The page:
I am expecting to end up down the road with hydro assist and RCV's. I am looking at the PSC options. Trying to decide between working my way there and just buying it all up front.
If the RCV axles make things better steering wise I may do those first, then add the PSC kit. As mentioned, we aren't really rock crawlers but we do go to Moab and we do like push push our limits (actually, my wife does all the hard driving so it is mostly her limits being pushed), but we always try to remember that we have to drive it a couple thousand miles home. So we will do medium hard trails, but usually nothing likely to cause serious damage. We try to remember you can always turn around. But she does like to take the harder line up to the limits of her comfort zone. Occasionally she has had it where she needed to turn but it would not. It hasn't been very often, but it has happened a few times.
Since I do most of the easy driving, getting to and from Moab, for example, I am more concerned with how it drives on the street. I don't want to fix an issue off road but cause it to drive poorly on road. I don't think the RCV axles will be an issue, but I am a little concerned about the hydro assist kit. I like the steering tight and responsive.
I suggest find someone local who runs hydroassist and go for a test drive to get a feel. You have a whole hydraulic in there with a more powerful pump - it definitely takes a short while to get the feel for it. Not that it's loose per se but it's a different feel than stock, very responsive.

Sounds to me like RCV would be a good start. Now RCV won't increase your ability to turn with a locked axle per se - it will just eliminate the bind you get from ujoint shafts when you can turn. If her problem is the binding - this is the solution.

Hydroassist (or the big bore box) on the other hand will actually give more ability to turn the locked axle much easier. There is always option B until you get to installing the assist - disengage front locker when she needs to turn and that would help some.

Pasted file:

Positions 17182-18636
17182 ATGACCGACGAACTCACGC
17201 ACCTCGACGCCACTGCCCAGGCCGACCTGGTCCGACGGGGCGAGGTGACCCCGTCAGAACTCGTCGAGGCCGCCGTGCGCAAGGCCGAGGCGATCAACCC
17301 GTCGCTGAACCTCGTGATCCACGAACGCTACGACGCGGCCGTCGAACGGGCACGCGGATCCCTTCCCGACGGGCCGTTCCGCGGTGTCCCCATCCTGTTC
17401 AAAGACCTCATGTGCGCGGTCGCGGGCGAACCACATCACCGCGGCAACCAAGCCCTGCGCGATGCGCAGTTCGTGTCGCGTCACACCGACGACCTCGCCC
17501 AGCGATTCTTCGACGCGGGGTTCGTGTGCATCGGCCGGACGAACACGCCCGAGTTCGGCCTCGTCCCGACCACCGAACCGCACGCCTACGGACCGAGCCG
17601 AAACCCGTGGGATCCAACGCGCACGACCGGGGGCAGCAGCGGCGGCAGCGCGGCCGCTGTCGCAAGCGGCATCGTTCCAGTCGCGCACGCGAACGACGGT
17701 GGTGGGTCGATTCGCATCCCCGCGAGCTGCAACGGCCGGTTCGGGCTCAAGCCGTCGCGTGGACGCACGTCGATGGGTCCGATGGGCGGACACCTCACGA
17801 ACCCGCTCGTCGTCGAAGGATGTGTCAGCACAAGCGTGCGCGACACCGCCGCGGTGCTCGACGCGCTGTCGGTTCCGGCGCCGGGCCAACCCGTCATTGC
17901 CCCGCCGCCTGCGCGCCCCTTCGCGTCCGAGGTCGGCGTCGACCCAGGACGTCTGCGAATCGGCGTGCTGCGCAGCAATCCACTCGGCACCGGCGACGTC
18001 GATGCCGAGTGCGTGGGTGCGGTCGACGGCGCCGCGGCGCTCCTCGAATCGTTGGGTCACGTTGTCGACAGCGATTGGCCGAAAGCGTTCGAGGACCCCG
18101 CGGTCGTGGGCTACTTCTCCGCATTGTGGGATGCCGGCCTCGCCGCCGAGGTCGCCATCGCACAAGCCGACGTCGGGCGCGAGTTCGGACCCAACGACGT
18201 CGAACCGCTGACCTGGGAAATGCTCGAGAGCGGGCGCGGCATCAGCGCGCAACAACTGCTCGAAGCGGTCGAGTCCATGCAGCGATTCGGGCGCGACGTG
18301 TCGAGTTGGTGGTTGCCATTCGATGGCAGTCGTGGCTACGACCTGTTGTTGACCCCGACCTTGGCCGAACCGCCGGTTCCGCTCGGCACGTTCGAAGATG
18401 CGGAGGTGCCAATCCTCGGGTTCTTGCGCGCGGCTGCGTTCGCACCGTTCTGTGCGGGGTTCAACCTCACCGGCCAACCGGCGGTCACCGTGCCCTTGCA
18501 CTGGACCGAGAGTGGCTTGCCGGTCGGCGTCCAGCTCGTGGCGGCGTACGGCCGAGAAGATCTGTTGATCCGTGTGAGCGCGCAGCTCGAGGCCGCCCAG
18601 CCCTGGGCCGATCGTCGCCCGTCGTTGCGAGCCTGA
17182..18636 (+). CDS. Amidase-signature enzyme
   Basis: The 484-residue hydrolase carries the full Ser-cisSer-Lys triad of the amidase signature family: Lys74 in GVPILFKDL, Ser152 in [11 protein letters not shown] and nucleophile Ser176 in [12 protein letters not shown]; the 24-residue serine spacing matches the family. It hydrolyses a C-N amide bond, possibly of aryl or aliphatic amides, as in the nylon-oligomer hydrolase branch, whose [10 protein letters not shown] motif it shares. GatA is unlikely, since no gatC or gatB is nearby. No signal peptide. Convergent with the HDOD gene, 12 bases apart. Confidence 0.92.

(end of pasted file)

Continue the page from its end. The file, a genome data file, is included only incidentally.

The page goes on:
And kudos to the wife driver. Love hearing more women running rigs through the trails! Give her a high five!
 

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I installed the PSC XDII ported. No hydro-assist now but I have the option to add it in the future. With 35s I haven’t found it to be necessary. Going to 37s in a couple weeks and we will see. The steering has been great with the PSC.
That was a question I had, can you run the ported steering box without the hydro assist ram. It would allow me to do this in stages, as an option.
Thanks for the info.
And thanks to everyone else for the feedback / opinions. It has all been useful info.
 

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I suggest find someone local who runs hydroassist and go for a test drive to get a feel. You have a whole hydraulic in there with a more powerful pump - it definitely takes a short while to get the feel for it. Not that it's loose per se but it's a different feel than stock, very responsive.

Sounds to me like RCV would be a good start. Now RCV won't increase your ability to turn with a locked axle per se - it will just eliminate the bind you get from ujoint shafts when you can turn. If her problem is the binding - this is the solution.

Hydroassist (or the big bore box) on the other hand will actually give more ability to turn the locked axle much easier. There is always option B until you get to installing the assist - disengage front locker when she needs to turn and that would help some.

And kudos to the wife driver. Love hearing more women running rigs through the trails! Give her a high five!
Not sure I know anyone who has hydro assist.
We have a front locker, but rarely lock it. The rear Truetrac does most of the work. The binding we experience is not from the locker, as it happens when the locker is not engaged. It usually happens when we are in a spot where the drive train is loaded up, but the front locker is not engaged. I assume it is the u joints causing it, combined with the size and contact patch of the front tires. Sometimes it happens when you expect it to, but every now and then it surprises you.